A serial killer is terrorizing Arizona with the police in hot pursuit. What the police don't know is that a mysterious group are also pursuing the same killer to stop the killer from unleashing an evil like nothing before.
A serial killer is terrorizing Arizona with the police in hot pursuit. What the police don't know is that a mysterious group are also pursuing the same killer to stop the killer from unleasing an evil like nothing before. From Vampires to Biblical wrath - everything comes down to one showdown!
Promising Vampire Scenario Suffers from Micro-Budget Treatment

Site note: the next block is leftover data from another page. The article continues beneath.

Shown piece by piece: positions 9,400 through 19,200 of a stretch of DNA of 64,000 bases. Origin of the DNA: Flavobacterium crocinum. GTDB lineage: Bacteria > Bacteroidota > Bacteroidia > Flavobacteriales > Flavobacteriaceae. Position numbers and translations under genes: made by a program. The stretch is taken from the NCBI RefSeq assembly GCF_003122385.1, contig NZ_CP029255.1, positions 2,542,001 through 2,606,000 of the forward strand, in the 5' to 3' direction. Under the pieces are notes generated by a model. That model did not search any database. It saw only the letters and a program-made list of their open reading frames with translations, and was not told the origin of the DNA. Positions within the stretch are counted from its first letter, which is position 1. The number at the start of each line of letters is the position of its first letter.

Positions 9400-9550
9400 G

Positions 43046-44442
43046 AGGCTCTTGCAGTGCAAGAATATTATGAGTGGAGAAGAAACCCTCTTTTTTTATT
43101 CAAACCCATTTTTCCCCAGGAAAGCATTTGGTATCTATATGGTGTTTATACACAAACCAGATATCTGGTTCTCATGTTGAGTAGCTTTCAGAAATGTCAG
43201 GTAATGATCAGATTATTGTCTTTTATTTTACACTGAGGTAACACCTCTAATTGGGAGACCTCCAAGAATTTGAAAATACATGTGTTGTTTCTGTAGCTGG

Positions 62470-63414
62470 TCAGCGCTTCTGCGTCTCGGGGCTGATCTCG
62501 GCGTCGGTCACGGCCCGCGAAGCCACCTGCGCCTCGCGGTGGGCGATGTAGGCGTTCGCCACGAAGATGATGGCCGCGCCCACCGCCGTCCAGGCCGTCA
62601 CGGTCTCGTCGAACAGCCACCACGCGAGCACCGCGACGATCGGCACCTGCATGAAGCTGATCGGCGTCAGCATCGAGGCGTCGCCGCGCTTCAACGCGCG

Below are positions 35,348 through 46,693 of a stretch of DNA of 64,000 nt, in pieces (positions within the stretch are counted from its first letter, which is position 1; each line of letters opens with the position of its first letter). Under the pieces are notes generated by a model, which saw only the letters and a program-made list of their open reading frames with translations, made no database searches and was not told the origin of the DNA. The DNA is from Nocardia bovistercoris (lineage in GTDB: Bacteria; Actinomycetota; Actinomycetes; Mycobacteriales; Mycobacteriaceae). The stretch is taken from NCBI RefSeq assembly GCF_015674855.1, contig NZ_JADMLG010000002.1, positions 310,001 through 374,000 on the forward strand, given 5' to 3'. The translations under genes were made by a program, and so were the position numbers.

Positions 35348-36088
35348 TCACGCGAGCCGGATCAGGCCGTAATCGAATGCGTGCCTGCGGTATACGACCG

Shot in and around barren locations, in stairwells and alleyways in Tucson, Arizona, BLOOD WIDOW offers an intriguing plot and a decent script that deserved a bigger, better production. We follow a serial killer-turned-vampire who encounters a small group of bloodsuckers intent upon resurrecting their kind in a modern setting. Two hardened police detectives chase down the clues, to a tragic end. Director-co-writer-costar Brendan Murphy has constructed a few effective scenes -- the ballerina's death sequence is a stand-out -- but for every decent scene there are around ten that don't come off, including a ridiculous nightclub scene and a lot of slow-moving procedural dramatics. A quick shooting schedule is evident. The actions scenes are far too ambitious for the movie to pull off given the limitations of the micro-budget. Additionally, most of the actors are either under-rehearsed or plain incompetent. However, James Craven is notably quite good as the elder detective who enlivens all the scenes he is in; and Melissa Aguirre Fernandez is a strong presence as the lead vampire.
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